While dental care has made some great advances, many people still believe old wives tales and myths about how to keep teeth healthy. Whether these myths are based on a grain of truth, outdated practices, or nothing at all, the fact is further dental care education is needed whether you are eight or eighty. Here are the realities behind four common dental care myths.

Four Myths about Dental Care You Should Know

An Apple a Day Keeps the Doctor (or Dentist) Away
Apples aren’t just delicious and juicy; they also contain all sorts of vitamins and nutrients that are great for your health, including quercetin, vitamin C and phytonutrients. Plus, apples are low in calories, and they even clean bacteria in the mouth. While no one disputes the fact that apples are healthy, the phrase “an apple a day keeps the doctor away” stretches the truth a little too far. Simply eating a daily apple isn’t enough to keep people healthy or to cure present health conditions. You should keep up regular appointments with your dentist and have regular cleanings to protect your mouth.


Bad Breath is caused by Not Brushing Your Teeth Well Enough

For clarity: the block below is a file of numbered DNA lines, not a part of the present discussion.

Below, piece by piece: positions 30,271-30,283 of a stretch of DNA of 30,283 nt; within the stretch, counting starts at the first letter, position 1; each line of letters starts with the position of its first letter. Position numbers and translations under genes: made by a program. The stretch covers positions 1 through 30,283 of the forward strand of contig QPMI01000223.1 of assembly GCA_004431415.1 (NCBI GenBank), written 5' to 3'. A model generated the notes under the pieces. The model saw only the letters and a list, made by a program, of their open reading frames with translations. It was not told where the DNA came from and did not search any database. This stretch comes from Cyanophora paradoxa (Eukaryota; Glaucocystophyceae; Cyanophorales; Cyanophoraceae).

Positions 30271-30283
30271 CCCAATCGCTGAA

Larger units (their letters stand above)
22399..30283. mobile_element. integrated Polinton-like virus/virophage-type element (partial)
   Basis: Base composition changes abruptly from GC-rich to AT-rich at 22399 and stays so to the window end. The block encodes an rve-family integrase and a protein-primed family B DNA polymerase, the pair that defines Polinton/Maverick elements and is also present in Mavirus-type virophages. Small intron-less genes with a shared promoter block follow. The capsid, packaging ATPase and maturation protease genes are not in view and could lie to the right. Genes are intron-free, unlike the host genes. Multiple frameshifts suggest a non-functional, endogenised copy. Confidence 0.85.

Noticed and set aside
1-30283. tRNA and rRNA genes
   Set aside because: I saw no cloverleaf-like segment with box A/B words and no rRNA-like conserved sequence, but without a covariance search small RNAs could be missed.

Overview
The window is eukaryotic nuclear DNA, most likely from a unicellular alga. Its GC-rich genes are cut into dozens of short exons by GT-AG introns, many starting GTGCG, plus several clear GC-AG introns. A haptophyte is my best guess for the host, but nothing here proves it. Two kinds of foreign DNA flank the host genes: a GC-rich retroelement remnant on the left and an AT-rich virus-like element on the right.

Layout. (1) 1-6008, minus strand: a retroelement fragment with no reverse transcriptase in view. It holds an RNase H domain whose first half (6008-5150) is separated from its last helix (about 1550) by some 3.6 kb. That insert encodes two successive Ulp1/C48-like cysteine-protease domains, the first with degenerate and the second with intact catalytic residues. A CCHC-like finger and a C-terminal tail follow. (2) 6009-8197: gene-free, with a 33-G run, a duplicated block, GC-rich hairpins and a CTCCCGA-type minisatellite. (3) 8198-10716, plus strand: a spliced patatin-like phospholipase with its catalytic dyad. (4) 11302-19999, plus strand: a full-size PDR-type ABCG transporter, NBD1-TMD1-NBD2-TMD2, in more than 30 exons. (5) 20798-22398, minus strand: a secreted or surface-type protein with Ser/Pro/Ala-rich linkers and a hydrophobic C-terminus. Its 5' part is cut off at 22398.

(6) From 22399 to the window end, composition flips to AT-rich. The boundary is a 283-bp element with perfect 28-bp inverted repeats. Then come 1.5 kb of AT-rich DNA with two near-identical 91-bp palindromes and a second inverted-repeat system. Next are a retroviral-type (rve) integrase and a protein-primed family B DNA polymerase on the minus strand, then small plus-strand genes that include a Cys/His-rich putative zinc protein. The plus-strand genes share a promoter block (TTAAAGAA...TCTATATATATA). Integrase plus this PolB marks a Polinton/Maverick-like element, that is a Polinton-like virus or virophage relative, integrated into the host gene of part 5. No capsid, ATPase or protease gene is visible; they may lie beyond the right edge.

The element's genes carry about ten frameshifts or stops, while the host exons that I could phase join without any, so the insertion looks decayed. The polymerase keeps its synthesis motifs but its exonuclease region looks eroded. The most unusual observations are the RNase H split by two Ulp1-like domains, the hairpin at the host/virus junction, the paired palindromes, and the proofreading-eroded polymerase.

If you’ve ever smelled your own morning breath, you know how bad it can get after not brushing for hours. However, chronic bad breath does not necessarily mean you didn’t brush well enough. Bad breath can be caused by several factors, including certain medications, dry mouth, a lunch full of garlic and onions, and illnesses such as pneumonia. Look at the root cause before you reach for your toothbrush again.


Too Much Sugar is bad for Your Teeth
It is easy to see where this myth comes from, since the truth is, sugar can be bad for your teeth. The problem isn’t the amount, however; it is the length of time sugar spends on your teeth. The longer sugar is in your mouth, the more time bacteria has to grow and thrive. Therefore, from a dental perspective, you can have plenty of sugar. You just have to remember to brush right afterwards.


Bleach Weakens Your Teeth
Despite bleach’s powerful effect on clothes and tooth stains, the chemical actually is not harmful for the teeth themselves. As long as it is used according to the package directions, it only affects the color of the teeth, not the strength of the teeth, so you can feel free to bleach to your heart’s content. If you are concerned a product you used may have contained too much bleach or damaged your teeth, see if you can get representation from a good law firm. Personal Injury firms like Gartner Law Firm will work with you to get you get best help. Bleach itself isn’t dangerous, but make sure you check packaging and directions to stay safe.
Taking care of your teeth shouldn’t be a chore, and you shouldn’t have to rely on old myths about how to keep them healthy. Talk with your dentist and get regular checkups to stay safe.

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